Analysis: New route opens up possibilities at ‘La Doyenne’

For the first time in 27 years, Liège-Bastogne-Liège ends with a flat finish, not an uphill kick, and that's expected to spice up a race that has grown stale in recent years.

Will a flat finish mean a more explosive finale at Liège-Bastogne-Liège? Race organizers are betting on it.

It’s hard to imagine that arguably the most physically demanding one-day race of the season had become predictable. But that’s largely what happened over the past decade as the peloton figured out the code to unlock the mysteries of cycling’s oldest one-day race.

The uphill finale at Ans, added nearly three decades ago to add excitement to the Ardennes monument, ended up having the opposite effect. The Ans finish delivered a thrilling closing few kilometers of racing, but it largely squeezed out any unknown factors of an ever-familiar script. Big teams with sleek climbers and fast finishers collaborated to control the action to deliver their leaders to the bottom of the ramp. No one dared to attack at the race’s emblematic climbs from afar. Believe it or not, Liège had grown predictable — even stale.

So Liège organizers are bringing the finish line back home, with the finish on the tony Boulevard d’Avroy, with the expectation that the race will see a revival thanks to a flat finale that will put pressure on the protagonists once again attack from afar.

Searching for Amstel drama

After 27 years in Ans, the “Doyenne” returns home to the downtown streets of Liège. Moreno Argentin was the last rider to win in Liège back in 1991. Without the Ans finale, the Cote de Saint-Nicolas is also gone with it.

ASO is hoping that the new finale will impact the race in a manner similar to what the peloton’s seen develop over the past few years at the previous weekend’s Amstel Gold Race.

Held on the Ardennes-like steep hills of the Netherlands’ Limburg region, the Dutch classic followed a similar trajectory as Liège, moving its finale from Maastricht, where a reduced bunch would usually make it home for a sprint finale. Organizers relocated the finish line to atop of the steep Cauberg climb. For a few years, it delivered the goods, and Amstel Gold was more exciting for it.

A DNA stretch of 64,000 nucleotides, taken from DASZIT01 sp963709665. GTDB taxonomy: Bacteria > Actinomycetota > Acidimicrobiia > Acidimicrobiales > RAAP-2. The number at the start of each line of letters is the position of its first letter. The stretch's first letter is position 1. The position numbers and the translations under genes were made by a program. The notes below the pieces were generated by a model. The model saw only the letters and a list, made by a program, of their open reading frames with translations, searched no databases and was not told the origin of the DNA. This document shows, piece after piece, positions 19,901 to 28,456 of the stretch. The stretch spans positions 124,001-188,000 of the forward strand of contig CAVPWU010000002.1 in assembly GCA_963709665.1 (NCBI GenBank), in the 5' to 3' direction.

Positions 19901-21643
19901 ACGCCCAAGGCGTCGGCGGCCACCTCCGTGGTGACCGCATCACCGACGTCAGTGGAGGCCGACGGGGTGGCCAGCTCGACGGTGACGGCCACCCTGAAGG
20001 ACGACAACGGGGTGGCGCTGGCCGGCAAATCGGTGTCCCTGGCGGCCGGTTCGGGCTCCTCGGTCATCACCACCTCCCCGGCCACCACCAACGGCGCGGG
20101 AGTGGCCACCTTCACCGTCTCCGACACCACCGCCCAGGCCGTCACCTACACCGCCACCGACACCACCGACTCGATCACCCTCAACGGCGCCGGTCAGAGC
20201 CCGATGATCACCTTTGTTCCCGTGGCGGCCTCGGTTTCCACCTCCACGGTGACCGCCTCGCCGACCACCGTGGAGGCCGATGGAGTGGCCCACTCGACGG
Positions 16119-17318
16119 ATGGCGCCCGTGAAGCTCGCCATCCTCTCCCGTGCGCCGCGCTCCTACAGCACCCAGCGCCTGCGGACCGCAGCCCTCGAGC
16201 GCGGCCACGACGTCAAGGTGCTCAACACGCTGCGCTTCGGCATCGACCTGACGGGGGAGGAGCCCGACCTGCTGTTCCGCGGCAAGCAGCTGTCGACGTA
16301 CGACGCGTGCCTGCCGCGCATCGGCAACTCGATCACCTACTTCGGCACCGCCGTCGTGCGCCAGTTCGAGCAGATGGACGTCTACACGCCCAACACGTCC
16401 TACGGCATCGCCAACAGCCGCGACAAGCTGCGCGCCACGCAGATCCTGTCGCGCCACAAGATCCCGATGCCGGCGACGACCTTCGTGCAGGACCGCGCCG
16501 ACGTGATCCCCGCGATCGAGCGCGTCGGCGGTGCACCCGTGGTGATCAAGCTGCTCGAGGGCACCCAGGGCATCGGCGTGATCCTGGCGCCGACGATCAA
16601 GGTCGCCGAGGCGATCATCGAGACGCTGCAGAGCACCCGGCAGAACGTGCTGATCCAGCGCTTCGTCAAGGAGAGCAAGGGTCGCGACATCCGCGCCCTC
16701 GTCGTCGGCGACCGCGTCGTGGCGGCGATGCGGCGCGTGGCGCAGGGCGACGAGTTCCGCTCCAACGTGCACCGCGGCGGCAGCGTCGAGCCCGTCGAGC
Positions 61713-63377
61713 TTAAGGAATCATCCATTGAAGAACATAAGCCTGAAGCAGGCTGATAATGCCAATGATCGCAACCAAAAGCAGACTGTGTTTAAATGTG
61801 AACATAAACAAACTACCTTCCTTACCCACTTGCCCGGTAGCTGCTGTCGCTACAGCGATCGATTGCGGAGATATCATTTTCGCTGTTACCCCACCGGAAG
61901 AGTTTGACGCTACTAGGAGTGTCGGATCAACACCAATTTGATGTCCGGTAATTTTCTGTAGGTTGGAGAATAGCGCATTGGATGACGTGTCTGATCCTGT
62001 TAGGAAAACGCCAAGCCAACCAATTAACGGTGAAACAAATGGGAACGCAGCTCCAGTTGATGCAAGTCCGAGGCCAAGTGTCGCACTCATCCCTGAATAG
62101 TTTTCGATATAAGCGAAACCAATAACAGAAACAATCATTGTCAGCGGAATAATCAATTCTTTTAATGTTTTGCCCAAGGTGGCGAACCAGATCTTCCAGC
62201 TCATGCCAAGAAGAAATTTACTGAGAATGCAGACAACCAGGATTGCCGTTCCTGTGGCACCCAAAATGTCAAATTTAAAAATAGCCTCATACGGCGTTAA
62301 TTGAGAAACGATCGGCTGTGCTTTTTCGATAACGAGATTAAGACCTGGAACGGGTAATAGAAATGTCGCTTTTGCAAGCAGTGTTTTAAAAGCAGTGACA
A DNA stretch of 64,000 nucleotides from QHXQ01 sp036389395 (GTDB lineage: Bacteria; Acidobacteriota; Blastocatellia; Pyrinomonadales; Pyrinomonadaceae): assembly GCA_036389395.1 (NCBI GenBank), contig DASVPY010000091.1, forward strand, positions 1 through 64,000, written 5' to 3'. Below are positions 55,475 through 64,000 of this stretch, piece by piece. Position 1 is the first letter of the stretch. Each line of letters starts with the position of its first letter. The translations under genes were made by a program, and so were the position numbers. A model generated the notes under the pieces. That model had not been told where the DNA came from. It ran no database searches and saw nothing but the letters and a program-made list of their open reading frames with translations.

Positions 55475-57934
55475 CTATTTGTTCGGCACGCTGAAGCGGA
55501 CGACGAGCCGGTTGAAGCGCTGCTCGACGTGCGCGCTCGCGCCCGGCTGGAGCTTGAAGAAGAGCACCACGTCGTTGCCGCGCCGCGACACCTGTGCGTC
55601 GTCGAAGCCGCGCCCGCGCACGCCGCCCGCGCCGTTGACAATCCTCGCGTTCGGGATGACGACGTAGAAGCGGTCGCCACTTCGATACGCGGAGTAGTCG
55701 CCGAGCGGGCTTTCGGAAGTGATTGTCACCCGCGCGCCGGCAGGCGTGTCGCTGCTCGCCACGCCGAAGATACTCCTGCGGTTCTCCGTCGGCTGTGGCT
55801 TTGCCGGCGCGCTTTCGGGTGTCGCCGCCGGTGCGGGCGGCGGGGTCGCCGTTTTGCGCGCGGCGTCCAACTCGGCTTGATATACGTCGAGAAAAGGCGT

But then the uphill finale largely tamped down on late-race dynamics. Favorites would simply wait until the Cauberg to hit the after-burners and win in the final 500m.

Dutch organizers started to see the downside of that scenario and soon tweaked its finale. First, they moved the finish line more than a kilometer past the Cauberg peak, to a finish similar to 2011 worlds, where Philippe Gilbert won the rainbow jersey. And then they moved the finish line yet again, opening the door for what the world witnessed last week: an early bold move followed up by Mathieu van der Poel’s thrilling final-kilometer chase and eventual victory.

Liège organizers are hoping for a similar impact with thrilling and unpredictable race dynamics to close out the spring classics season in its 105th edition.

Photo: Tim de Waele/Getty Images (File).

Still packing a punch

While Liège, loaded with climbs and 256km long, is always a battle of attrition, Sunday’s new finish line should open up the race. Or at least that’s the expectation.